President Donald Trump’s campaign announced a lawsuit against the New York Times on Wednesday, alleging the paper committed libel in publishing an opinion piece that alleged collusion between Trump and Russian President Vladimir Putin.
The campaign alleges a March 2019 article defamed Trump with knowingly false claims of an “overarching deal” he held with the Russian government in which he would trade sanctions relief in exchange for their help beating 2016 Democratic presidential candidate Hillary Clinton.
Today, Team Trump filed a libel lawsuit against the New York Times over a story falsely reporting as fact a conspiracy with Russia.
— Team Trump (Text TRUMP to 88022) (@TeamTrump) February 26, 2020
The New York Times’ op-ed “The Real Trump-Russia Quid Pro Quo,” is an opinion piece written by the newspaper’s former executive editor Max Frankel.
“There was no need for detailed electoral collusion between the Trump campaign and Vladimir Putin’s oligarchy because they had an overarching deal: the quid of help in the campaign against Hillary Clinton for the quo of a new pro-Russian foreign policy, starting with relief from the Obama administration’s burdensome economic sanctions,” Frankel wrote. “The Trumpites knew about the quid and held out the prospect of the quo.”
Trump has claimed he has actually been tougher than past presidential administrations dealing with Russia.
I have been FAR tougher on Russia than Obama, Bush or Clinton. Maybe tougher than any other President. At the same time, & as I have often said, getting along with Russia is a good thing, not a bad thing. I fully expect that someday we will have good relations with Russia again!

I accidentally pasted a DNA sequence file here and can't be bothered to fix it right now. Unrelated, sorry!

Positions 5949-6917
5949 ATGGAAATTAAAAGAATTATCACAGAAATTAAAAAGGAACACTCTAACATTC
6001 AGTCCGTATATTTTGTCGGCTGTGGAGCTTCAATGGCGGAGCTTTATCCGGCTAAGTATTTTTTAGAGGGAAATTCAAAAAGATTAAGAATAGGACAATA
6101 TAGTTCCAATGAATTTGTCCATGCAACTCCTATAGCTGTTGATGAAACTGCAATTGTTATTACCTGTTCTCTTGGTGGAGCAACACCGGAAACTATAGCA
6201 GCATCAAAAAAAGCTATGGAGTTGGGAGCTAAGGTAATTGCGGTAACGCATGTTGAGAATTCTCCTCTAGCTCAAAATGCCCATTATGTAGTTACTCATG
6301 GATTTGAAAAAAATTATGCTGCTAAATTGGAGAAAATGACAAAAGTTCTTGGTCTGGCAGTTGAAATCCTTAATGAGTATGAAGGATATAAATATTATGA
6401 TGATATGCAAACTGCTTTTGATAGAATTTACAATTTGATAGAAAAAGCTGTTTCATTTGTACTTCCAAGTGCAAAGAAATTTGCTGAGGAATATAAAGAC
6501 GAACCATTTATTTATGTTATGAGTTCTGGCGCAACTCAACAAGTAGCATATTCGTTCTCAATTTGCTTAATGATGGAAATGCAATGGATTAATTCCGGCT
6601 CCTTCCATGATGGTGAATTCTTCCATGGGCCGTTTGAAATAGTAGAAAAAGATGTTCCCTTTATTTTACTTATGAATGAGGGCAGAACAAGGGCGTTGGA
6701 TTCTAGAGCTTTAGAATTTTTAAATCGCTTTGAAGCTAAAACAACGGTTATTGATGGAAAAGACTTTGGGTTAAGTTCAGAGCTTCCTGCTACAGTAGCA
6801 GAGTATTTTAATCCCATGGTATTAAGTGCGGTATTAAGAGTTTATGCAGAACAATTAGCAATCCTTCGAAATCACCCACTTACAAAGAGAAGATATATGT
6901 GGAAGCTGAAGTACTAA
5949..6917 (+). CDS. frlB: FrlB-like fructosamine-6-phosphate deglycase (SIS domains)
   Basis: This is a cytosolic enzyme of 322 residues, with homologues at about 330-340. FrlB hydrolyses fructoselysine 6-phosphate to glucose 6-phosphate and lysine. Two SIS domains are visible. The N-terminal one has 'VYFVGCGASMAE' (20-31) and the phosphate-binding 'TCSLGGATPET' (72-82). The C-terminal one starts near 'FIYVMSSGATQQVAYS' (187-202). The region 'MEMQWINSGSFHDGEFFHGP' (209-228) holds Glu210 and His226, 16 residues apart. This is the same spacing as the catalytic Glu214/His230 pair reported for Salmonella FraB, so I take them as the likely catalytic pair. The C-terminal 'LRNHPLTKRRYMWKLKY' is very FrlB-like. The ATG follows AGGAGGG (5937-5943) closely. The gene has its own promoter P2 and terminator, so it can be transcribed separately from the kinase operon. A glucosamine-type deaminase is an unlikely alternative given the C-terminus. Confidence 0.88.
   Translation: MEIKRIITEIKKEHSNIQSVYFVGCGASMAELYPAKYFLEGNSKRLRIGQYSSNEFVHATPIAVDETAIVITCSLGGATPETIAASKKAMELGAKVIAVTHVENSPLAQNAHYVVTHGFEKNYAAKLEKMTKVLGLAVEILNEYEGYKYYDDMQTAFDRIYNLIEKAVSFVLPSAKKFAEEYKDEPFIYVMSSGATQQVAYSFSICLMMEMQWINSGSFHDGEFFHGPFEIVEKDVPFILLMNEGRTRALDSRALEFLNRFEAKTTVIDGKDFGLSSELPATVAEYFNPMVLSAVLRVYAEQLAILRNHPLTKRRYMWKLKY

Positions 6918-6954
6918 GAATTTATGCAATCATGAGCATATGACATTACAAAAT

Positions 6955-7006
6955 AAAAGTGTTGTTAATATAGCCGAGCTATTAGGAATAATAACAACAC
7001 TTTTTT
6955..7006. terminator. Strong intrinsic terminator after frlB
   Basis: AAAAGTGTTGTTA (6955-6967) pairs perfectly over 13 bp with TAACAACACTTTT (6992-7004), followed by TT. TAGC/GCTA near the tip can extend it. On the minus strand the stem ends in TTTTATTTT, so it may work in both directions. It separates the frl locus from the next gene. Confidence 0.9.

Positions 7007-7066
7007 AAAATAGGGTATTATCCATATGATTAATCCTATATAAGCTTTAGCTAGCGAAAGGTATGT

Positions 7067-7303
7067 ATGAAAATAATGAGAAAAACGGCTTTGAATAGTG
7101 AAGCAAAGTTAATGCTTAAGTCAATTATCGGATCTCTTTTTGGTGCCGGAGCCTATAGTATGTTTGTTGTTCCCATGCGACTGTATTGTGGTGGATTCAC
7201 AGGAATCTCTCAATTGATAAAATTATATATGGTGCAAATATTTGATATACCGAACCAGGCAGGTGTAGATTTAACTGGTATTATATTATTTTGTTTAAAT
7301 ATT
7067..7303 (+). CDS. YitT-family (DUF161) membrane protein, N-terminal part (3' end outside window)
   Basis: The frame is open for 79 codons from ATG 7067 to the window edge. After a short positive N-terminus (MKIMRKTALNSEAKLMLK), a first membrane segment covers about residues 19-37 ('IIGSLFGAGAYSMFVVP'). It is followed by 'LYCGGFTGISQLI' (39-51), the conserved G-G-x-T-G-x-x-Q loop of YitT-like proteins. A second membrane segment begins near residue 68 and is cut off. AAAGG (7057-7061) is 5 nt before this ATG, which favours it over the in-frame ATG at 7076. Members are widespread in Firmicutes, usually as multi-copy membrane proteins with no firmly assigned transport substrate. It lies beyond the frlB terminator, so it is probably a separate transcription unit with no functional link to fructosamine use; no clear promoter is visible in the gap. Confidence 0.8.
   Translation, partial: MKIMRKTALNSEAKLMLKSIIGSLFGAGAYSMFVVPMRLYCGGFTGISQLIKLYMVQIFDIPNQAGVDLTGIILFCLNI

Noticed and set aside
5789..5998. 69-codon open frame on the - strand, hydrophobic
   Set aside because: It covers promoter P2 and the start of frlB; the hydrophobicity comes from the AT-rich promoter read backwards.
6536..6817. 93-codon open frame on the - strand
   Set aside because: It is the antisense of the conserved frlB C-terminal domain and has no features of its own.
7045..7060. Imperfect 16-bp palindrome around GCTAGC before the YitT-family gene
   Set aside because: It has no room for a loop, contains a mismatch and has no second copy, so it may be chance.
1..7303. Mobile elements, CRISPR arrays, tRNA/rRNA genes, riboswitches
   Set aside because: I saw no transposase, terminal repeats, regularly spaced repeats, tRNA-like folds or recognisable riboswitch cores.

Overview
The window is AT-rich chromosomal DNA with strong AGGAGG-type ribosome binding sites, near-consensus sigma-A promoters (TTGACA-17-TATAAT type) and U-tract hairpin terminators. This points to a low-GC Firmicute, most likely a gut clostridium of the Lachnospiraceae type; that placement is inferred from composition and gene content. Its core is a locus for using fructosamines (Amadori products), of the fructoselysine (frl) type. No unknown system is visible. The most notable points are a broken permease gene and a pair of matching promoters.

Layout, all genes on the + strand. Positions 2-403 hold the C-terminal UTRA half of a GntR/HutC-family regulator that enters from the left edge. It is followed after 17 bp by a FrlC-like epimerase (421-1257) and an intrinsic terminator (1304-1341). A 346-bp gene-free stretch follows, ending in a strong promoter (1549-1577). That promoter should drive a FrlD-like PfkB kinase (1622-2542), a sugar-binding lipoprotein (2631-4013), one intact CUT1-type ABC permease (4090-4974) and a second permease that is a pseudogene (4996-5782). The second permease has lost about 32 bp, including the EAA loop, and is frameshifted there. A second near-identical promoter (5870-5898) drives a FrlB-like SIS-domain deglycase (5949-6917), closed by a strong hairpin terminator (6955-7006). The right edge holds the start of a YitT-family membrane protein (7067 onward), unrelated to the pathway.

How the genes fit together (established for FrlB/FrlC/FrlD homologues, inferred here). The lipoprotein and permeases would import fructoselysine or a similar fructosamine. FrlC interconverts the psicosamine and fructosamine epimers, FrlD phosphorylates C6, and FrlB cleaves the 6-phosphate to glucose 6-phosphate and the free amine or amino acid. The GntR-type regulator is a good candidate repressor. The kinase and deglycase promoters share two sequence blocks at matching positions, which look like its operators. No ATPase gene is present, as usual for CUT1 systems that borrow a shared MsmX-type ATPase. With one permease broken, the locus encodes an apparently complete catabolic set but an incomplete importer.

— Donald J. Trump (@realDonaldTrump) January 12, 2019
Claims of coordination between the Russian government and the 2016 Trump campaign circulated throughout the lead up to the 2016 election and became a subject of Robert Mueller’s nearly two year Special Counsel investigation. Mueller’s investigation concluded in March of 2019 without establishing proof of coordination between Trump and the Russian government. Frankel’s article was published just days after the Mueller probe concluded.
“The Defamatory Article does not allege or refer to any proof of its claims of a ‘quid pro quo’ or ‘deal’ between the Campaign and Russia. Rather, the Defamatory Article selectively refers to previously-reported contacts between a Russian lawyer and persons connected with the Campaign,” the civil complaint states. “The Defamatory Article, however, insinuates that these contacts must have resulted in a quid pro quo or a deal, and the Defamatory Article does not acknowledge that, in fact, there had been extensive reporting, including in The Times, that the meetings and contacts that the Defamatory Article refers to did not result in any quid pro quo or deal between the Campaign and Russia, or anyone connected with either of them.”
The complaint further claims the New York Times article is false and that it’s falsity was confirmed by Mueller’s Special Counsel report. Politicians have continued to claim collusion between Trump and Russia, even after Mueller’s report failed to establish evidence to support that allegation.
In February, as the U.S. Senate claims Trump pressured the Ukrainian government to take up investigations of Joe Biden, Democratic lawmakers returned to claims about collusion between Trump and Russia. Rep. Adam Schiff (D-CA) warned that if senators failed to remove Trump from office, the president could “offer Alaska to the Russians” in exchange for their support in the 2020 elections.
The Trump campaign is seeking millions of dollars in damages, but has not listed a specific monetary amount it feels it is owed as a result of the opinion article.
“The Trump Campaign has turned to the courts to try to punish an opinion writer for having an opinion they find unacceptable,” the New York Times said in a statement provided to CNBC. “Fortunately, the law protects the rights of Americans to express their judgments and conclusions, especially about events of public importance. We look forward to vindicating that right in this case.”
Frankel declined to provide a comment to CNBC reporters.